Let's get real

Dateline: Wed 08 Aug 2007

In the "oh for God's sakes" category are two recent stories; one, from the New York Times, (see link at end of post) is about a Brooklyn councilwoman's efforts to ban the word "bitch" in New York City (the n-word was banned last month); the other is from today's Star, about a rally to demand the music industry eliminate songs/lyrics that offend black women.

What a bunch of pompous posturing. Why not deal with the real issues, says black entrepreneur/business coach Lalita Amos of Indy -- that's the shakedown artists and con men who try to extort money from successful black businesswomen in the capital city.

Amos has not exactly been quiet as a mouse on this subject; her blistering, angry comments have been posted on other blogs, under a heading of "This will get me burnt at the stake, but DAMN!" Intrigued by her outspoken manner, I contacted her last week and we had a nice, refreshing phone chat. Here is what she said:

"I had heard from other blacks and women that once you get successful (in Indianapolis) the black power base feels like they have a right to control you. The message is, 'I'll be your business broker, and here is how much you have to pay me.' There is an implied threat if you don't pay up; I want to use the 'e' word here."

Yes, Amos is talking about extortion, which Mayor Peterson already accused some black ministers of a while back, when they asked to get on the payroll in order to deal with black crime. He's since backed off, but Amos has taken her gloves off.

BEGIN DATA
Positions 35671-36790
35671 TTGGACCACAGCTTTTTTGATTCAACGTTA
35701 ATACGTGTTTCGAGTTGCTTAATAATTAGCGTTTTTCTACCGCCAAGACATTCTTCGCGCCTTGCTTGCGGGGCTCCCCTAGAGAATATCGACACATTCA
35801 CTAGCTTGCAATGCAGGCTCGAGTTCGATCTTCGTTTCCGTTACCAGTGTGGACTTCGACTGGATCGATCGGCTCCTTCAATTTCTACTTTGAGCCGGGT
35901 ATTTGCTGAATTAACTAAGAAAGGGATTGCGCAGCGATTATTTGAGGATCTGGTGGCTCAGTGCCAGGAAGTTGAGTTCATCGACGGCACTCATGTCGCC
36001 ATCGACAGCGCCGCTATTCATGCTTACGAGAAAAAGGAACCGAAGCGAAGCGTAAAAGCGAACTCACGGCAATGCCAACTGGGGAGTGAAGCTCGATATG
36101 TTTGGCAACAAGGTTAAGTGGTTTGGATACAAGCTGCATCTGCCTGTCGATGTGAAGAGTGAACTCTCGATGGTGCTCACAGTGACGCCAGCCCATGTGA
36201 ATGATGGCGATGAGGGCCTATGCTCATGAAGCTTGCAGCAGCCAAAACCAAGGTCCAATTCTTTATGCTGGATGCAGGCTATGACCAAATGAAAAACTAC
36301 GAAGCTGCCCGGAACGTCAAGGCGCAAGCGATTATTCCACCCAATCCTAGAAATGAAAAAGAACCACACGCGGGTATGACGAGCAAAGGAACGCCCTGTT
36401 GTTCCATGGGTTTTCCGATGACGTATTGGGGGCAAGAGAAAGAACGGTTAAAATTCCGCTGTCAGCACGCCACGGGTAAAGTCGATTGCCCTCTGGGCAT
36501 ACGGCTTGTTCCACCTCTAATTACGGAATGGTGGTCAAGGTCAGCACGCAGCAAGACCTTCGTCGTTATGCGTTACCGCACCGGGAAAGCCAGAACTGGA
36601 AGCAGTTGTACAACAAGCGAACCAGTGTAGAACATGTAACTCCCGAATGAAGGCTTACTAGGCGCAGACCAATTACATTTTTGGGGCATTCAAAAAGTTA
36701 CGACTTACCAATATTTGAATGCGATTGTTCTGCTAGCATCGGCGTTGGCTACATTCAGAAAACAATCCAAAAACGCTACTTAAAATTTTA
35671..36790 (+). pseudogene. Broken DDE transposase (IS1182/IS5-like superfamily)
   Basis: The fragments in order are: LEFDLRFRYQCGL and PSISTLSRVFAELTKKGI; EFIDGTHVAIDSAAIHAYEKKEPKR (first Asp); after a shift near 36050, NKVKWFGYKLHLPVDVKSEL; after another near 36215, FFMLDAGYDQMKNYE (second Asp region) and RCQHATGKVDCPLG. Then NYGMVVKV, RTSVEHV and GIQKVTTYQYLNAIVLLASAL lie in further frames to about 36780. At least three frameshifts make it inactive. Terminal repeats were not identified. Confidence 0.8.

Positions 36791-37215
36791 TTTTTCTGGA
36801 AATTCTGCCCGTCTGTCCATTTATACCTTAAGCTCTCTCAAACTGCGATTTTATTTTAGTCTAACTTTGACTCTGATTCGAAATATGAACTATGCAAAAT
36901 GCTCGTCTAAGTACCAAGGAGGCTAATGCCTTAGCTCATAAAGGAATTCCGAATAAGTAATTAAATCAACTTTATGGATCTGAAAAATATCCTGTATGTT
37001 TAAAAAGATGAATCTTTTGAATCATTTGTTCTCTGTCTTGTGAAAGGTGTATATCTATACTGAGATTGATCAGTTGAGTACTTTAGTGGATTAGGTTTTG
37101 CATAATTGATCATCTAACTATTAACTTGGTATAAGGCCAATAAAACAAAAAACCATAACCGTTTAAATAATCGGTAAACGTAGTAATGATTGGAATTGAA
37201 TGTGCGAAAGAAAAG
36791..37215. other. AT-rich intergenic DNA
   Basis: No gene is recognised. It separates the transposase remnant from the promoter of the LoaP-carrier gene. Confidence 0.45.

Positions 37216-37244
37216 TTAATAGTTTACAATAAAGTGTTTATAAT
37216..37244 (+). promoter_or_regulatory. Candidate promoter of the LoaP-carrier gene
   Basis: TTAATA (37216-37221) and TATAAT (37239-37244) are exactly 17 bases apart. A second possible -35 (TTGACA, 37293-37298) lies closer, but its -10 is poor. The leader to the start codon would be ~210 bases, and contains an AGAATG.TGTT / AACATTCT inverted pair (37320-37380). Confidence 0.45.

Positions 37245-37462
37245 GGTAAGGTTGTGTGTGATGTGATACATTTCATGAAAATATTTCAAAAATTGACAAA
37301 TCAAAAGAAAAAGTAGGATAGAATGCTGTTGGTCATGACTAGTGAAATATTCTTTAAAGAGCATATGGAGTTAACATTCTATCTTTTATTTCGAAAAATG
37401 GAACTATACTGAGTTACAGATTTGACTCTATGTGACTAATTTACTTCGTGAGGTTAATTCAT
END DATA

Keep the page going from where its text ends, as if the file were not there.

Her ire reached a boiling point, she says, after she was visited by a prominent black man who has a big corporation in his background; he let her know that if she coughed up 20 percent of her profit, he could get her wheels greased and send clients her way. She refused, and she's calling such behavior out.

"Here is the thing," she says. "The so-called gatekeepers are all boys. ...this guy just wants me to be in his harem," financially speaking.

Amos, fyi, is a political independent; "I am not part of the black religious right," she says emphatically. So her message is not about Ds and Rs. But it is about money, power and prestige. And she's not about, she says, to enter the Twilight Zone of a shady operation, paying tribute to the "man" like she was in some tribal village.

Amos has been in business 12 years. I predict she'll be around a lot longer.

Here is the NYT link re: the "bitch" ban:

http://www.nytimes.com/2007/08/07/nyregion/07bword.html?_r=1&pagewanted=1&oref=slogin

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